The key point to remember about markers in Prelude is that they all have durations. For instance, here, in the Timeline, I’ve added four subclip markers (blue) and one comment marker (green). Notice that markers can easily overlap.

NOTE: To record markers that you’ve added, modified, or deleted from a clip, save the clip (Command+S). Each subclip appears as its own icon in the Project panel. Subclips can be named as you wish, however, in this example, I began each subclip name with the name of the source clip so they would sort next to each other.


When you are done reviewing and logging your clips, its time to build a rough-cut.

A rough-cut is not an edit. It is a collection of selected clips that are sent to the editor for editing. (Think of this as a “selects” reel.) This ability to create a rough-cut showcases the true power of Prelude: an editorial assistant can review, log, and collect the best clips; then send the entire collection of selected clips to the editor to shape into a story.

As we increasingly work with massive amounts of footage, having the ability for initial screening to be done outside the edit suite offers a huge time-savings.

Select File > Create Rough-cut (Command+N). Rough-cuts are very small data files that can be named anything and stored anywhere. However, don’t lose them, as they are essential for exporting your clips to Premiere or Final Cut.

Double-click the rough-cut icon to open it in the Timeline. To see more of the Rough-cut, switch to the Rough-cut workspace.

Drag the clips – and subclips – you want to send to the editor into the Rough-cut. They are added in the order you selected them, as you can see from the screen shot above.

NOTE: Cool shortcuts. Select a clip by clicking it. Press [comma] to move it to the left or [period] to move it to the right.

Your goal in creating a rough cut is not to edit the piece, nor even to get clips in the correct order – though you can – but to assemble all the good takes in one spot so the editor doesn’t have to look very far to find the clips she needs.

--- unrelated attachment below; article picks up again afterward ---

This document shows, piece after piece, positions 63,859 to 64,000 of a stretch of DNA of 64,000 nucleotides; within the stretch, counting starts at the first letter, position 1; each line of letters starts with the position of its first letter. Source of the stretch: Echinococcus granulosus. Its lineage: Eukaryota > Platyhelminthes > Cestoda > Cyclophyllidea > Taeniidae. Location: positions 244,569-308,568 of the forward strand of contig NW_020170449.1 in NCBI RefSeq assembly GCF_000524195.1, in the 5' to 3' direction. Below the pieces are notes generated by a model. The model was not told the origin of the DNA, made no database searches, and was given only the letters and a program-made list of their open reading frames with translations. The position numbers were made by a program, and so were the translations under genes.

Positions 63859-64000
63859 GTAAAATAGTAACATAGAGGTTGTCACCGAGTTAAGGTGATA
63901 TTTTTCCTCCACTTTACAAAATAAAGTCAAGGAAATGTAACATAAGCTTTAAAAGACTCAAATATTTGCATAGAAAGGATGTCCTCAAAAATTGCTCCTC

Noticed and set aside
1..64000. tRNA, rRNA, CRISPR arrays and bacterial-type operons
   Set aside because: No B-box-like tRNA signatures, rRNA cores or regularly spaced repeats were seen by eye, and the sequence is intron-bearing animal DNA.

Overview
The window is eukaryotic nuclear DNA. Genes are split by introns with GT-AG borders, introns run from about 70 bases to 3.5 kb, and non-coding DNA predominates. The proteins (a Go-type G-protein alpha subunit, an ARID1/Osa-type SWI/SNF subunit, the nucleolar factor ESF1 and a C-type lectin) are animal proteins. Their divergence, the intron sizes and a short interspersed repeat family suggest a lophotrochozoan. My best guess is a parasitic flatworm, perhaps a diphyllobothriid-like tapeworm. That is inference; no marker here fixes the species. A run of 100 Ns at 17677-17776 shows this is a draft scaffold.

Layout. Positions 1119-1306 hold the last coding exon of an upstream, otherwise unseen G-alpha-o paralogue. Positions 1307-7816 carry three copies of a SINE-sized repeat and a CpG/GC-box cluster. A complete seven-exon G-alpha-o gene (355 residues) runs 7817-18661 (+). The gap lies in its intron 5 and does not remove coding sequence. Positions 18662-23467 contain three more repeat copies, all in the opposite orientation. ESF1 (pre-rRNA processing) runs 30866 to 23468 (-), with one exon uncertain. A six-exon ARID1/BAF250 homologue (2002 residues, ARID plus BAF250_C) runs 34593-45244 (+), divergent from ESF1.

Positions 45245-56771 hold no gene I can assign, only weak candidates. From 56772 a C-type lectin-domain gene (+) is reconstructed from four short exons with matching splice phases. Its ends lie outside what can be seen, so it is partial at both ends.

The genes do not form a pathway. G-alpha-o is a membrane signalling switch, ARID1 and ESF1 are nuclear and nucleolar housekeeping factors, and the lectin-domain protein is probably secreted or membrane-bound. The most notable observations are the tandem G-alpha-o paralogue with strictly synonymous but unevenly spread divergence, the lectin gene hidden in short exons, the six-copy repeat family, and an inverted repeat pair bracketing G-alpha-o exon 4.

Select File > Save to save the rough-cut before going on to the last step.


Moving files from Prelude to Premiere Pro CS6 (but not earlier versions) is unbelievably fast. Select the rough cuts and clips (you can send more than one) you want to send and select File > Send to Premiere Pro.

Instantly, Premiere Pro starts up and your clips are transferred from Prelude to Premiere. (If Premiere is already running, the transfer is essentially instantaneous!)

Fill out the New Project dialog that appears when Premiere opens and click OK.

All your selected clips and rough-cuts immediately appear in Premiere, ready to edit, as you can see from the screen shot above.


There are many things I like about Prelude:

Earlier today, I posted a complete video training series that shows you exactly how Prelude works. If you are considering adding this software to your workflow, this training gets you up to speed in two hours. Click here for the details.

If your goal is to work more efficiently with tapeless media, especially as part of a team, you need to look into Prelude CS6.

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33 Responses to First Look: Adobe Prelude CS6

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  1. Nancy Lockhart says:


    Does anyone know if the metadata capabilities of Prelude offer any advantages of those Premiere Pro? I’m beginning to learn about XMP files and I’m a Newbie in terms of understanding how all this works under-the-hood. I understand that Metadata created in Prelude will port over to Premiere, but that is not what I’m trying to accomplish. (On this last point, will the metadata input in Prelude also travel over to After Effects?) Anyhow, my projects are pulled together from footage that has been collected over many years, not a given day, week or year’s shooting. I am a new editor (Premiere Pro) but an old hand at shooting/directing, etc. I am a botanist and over the past few years have been out in Arizona shooting plants of the Sonoran Desert and native peoples there. I have so much footage that trying to keep track of it all has become impossible. I am using a cross-referenced spreadsheet at the moment but it is very inefficient. Hence, the need to learn more about metadata input and export. I will be investing in some sort of Database system or Media Asset Management System in a year or two (any idea?) , but for now, I want to be sure that all of the metadata fields I create now in Prelude or Premiere will useable in my database later- in programs external to Adobe. I’m a one person shop, and if Premiere can do the job is there any reason to use Prelude?